The PhD in Biostatistics program consists of 37 credits of core coursework, 6 credits of introductory public health coursework, 12 credits of electives, and 12 credits of dissertation research for a total of 67 credits to complete the degree.  Students complete structured coursework (core and elective credits) during the first three years of study.  PhD students are expected to pass a first-year written diagnostic exam at the end of their first year of study.  A second oral and written exam will be administered at the end of the third year of study.   

This is a sample plan of study.  Your actual course sequence may vary depending on your previous academic experience as well as current course offerings.  Students should meet with their academic advisor each semester to determine appropriate course selection.

Plan of Study Grid
Year One
FallCredit Hours
MTH 624 Introduction to Probability Theory 3
EPH 600 Introduction to the Science Practice of Public Health 3
MTH 642 Statistical Analysis 3
 Credit Hours9
Spring
MTH 625 Introduction to Mathematical Statistics 3
BST 630 Longitudinal and Multilevel Data 3
BST 676 Introduction to Generalized Linear Models 3
 Credit Hours9
Summer
BST 610 Introduction to Statistical Collaboration 3
 Credit Hours3
Year Two
Fall
BST 665 Design and Analysis of Clinical Trials 3
BST 650 Topics in Biostatistical Research 1
BST 640 Modern Numerical Multivariate Methods 3
Elective Coursework 3
 Credit Hours10
Spring
BST 650 Topics in Biostatistical Research 1
BST 691 High Dimensional and Complex Data 3
BST 680 Advanced Statistical Theory 3
Elective Cousrework 3
 Credit Hours10
Summer
BST 830 Doctoral Dissertation (pre-candidacy) 1
 Credit Hours1
Year Three
Fall
EPH 621 Fundamentals of Epidemiology 3
Elective Coursework 3
Elective Coursework 3
BST 650 Topics in Biostatistical Research 1
 Credit Hours10
Spring
BST 690 Theory of Survival Analysis 3
BST 650 Topics in Biostatistical Research 1
BST 830 Doctoral Dissertation (pre-candidacy) 1
 Credit Hours5
Year Four
Fall
BST 830 Doctoral Dissertation (pre-candidacy) 1
 Credit Hours1
Spring
BST 830 Doctoral Dissertation (pre-candidacy) 3
 Credit Hours3
Year Five
Fall
BST 840 Doctoral Dissertation (Post-Candidacy) 3
 Credit Hours3
Spring
BST 840 Doctoral Dissertation (Post-Candidacy) 3
 Credit Hours3
 Total Credit Hours67

Mission

The Doctorate Program in Biostatistics prepares students who have demonstrated excellence in mathematics, statistics, and the natural or social sciences to become research biostatisticians in academia, industry, or government positions, with a general focus on biostatistical applications, big data, and data science.

Goals

Upon completion of the doctoral degree in Biostatistics, all graduates will be able to:

  • Describe the core disciplines of public health and how they apply to improving population health
  • Apply epidemiological methods to the measurement and study of population health and the prevention of infectious and chronic disease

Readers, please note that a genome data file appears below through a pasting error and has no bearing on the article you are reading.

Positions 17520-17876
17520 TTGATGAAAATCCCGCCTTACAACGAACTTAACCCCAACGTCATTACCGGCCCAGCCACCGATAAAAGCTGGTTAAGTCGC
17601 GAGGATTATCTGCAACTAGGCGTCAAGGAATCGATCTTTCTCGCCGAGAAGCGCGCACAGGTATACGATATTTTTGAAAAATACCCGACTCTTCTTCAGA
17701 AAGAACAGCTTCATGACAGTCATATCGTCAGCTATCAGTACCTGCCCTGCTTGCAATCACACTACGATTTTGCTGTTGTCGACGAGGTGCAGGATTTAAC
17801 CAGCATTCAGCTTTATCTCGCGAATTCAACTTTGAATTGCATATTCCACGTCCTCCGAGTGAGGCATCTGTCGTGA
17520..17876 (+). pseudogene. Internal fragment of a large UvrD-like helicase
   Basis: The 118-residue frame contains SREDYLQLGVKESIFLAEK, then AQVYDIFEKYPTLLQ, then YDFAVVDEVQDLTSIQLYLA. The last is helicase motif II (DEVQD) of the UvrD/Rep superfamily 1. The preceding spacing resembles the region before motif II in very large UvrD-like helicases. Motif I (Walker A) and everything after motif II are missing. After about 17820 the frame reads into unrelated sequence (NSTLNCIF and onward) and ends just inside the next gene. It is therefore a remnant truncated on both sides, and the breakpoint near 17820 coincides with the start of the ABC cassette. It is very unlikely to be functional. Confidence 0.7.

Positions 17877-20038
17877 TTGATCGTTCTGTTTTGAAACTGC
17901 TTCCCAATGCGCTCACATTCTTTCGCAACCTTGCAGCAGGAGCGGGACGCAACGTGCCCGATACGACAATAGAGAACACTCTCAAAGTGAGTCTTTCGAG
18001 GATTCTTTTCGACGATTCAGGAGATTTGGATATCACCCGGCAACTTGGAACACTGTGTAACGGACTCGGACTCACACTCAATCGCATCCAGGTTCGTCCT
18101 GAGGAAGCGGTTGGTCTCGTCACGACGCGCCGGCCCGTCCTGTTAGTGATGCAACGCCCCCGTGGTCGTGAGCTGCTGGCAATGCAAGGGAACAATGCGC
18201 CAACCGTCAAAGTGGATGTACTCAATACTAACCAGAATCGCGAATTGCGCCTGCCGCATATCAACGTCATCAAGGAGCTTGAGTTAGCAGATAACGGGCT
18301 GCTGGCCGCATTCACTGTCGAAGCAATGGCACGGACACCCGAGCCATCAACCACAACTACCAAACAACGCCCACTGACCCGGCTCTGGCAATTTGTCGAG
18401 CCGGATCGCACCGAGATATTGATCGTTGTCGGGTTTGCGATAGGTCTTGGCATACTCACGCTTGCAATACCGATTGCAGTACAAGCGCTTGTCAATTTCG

• Develop novel statistical methodology
    • identify the limitations of existing methodology and standard techniques for adapting existing methodology to new data settings
    • identify settings where techniques beyond modification of existing techniques are necessary (i.e. new methodology)
    • use advanced theory and computation to develop new methodology for addressing research problems in scientific settings
  • Analyze complex data from biomedical, medical, informatics and public health settings with subject matter collaborators using cutting edge statistical techniques
    • read, understand and use the most recent literature in biostatistics
    • formulate a plan for data gathering, data management and statistical analysis
    • carry out plan effectively to answer questions of substantive interest in scientific settings
  • Communicate findings verbally (with collaborators and at conferences) and in writing (journal articles)
    • prepare a seminar for presentation to statistical audiences
    • develop the skill of learning a substantive application when working with subject matter specialists
    • integrate statistical concepts into presentations for scientific audiences in forms that they will find useful and intelligible
    • prepare clear reports, analysis plans for grant applications and statistical sections of journal articles
  • Demonstrate cognate field expertise
    • develop enough knowledge in a specific subject domain to communicate easily with scientists in that domain
    • use this background to formulate new biostatistical problems to solve (the dissertation is the primary example of this)
  • Teach graduate students from statistics and biostatistics and public health
    • learn how to organize a large sequence of lectures so that they follow logically and provide an overview of a topic area in statistics or biostatistics
    • combine diverse teaching techniques and materials so that students with different learning styles can master the material
  • Recognize potential ethical issues and implement the concepts of ethical conduct of research

Student Learning Outcomes

  • Students will demonstrate an overall knowledge and understanding of the core concepts in biostatistics, including the essential skills to conduct research in biostatistics.
  • Students will demonstrate critical thinking skills, the capability to develop conjectures, and the ability to make scholarly contributions.
  • Students will demonstrate mastery of research competencies.